-- Only use https and sftp protocols to manage and make updates to your site. Using unsecure FTP, in particular, is an open invitation to scammers to sniff out your admin credentials; the default protocol isn't encrypted. "If you do this, you make it much harder [for hackers] even if your PC is infected," Huang said.

-- Do your homework on Web hosting providers, and choose a good one. Hackers love to target shared hosting vendors, because when they find a vulnerability it often leads to a bumper crop of sites they can hit. "Choose your Web hosting provider wisely," Huang said. "Some hosting companies are well-known to have vulnerabilities in their shared hosting environments." He added that there are good online forums where SMBs discuss their experiences with various hosting providers.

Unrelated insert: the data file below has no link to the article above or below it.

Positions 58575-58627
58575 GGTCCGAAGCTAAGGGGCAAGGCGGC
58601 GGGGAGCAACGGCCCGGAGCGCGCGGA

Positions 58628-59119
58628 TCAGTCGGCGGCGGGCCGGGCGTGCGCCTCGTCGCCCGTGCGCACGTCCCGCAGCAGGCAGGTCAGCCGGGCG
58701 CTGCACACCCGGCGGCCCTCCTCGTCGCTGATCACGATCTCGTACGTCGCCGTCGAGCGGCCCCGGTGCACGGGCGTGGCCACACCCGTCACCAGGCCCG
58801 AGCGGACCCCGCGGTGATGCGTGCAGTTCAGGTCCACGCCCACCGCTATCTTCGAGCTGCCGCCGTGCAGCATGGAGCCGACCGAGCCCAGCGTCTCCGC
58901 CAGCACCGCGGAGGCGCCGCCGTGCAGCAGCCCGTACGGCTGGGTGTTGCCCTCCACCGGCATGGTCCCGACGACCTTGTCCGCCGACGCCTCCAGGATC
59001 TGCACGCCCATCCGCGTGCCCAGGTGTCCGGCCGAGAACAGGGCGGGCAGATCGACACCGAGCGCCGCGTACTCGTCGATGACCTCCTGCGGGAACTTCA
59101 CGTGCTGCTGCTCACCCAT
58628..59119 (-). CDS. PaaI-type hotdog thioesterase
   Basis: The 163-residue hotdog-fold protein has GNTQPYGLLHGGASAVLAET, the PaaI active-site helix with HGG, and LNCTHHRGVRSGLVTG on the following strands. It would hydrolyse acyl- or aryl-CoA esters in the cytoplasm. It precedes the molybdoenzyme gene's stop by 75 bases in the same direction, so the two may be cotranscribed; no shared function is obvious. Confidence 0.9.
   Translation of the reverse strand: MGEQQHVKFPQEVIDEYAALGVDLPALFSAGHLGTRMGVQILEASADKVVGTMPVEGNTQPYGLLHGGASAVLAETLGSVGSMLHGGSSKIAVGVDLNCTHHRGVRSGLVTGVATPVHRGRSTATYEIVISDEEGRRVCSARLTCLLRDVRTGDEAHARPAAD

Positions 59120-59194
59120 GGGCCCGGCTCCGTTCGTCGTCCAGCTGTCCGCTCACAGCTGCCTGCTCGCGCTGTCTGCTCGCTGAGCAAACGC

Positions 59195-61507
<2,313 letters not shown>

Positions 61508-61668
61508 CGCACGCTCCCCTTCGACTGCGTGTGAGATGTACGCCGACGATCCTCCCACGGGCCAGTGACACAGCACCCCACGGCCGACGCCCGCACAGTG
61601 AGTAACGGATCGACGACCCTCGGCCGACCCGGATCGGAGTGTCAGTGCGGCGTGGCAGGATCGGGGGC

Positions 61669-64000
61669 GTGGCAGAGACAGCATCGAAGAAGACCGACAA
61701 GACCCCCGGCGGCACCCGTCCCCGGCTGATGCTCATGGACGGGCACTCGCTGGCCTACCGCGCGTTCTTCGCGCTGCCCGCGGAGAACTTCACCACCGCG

-- Run current antivirus software on all of your PCs, and especially those used to manage the website. Huang said that reliable, free options such as Microsoft Security Essentials mean even the leanest SMBs have "no excuse" to not deploy antivirus software.

-- Stay on top of critical software patches. Huang lists Microsoft, Adobe, and browsers as the top three priorities and says SMBs shouldn't delay downloading and applying fixes, especially when mega-updates such as Tuesday's Microsoft release come out.

-- Likewise, if you use turnkey, third-party website components such as shopping carts or content management systems, always keep them updated with the most current version--especially if they're open source. For example, Huang said: "As soon as WordPress releases a new version, the whole hacking community knows about the vulnerabilities of the previous version and they're ready to attack."

-- Scan your site's custom code for vulnerabilities. There are commercial systems available, but budget-conscious SMBs can do this without spending money. Huang points to NetSparker's community edition, for instance, and said that next month Armorize will release its own whitebox version of CodeSecure that will scan up to 10,000 lines of source code free of charge. He also notes a variety of online sources for extra guidance, such as The Open Web Application Security Project.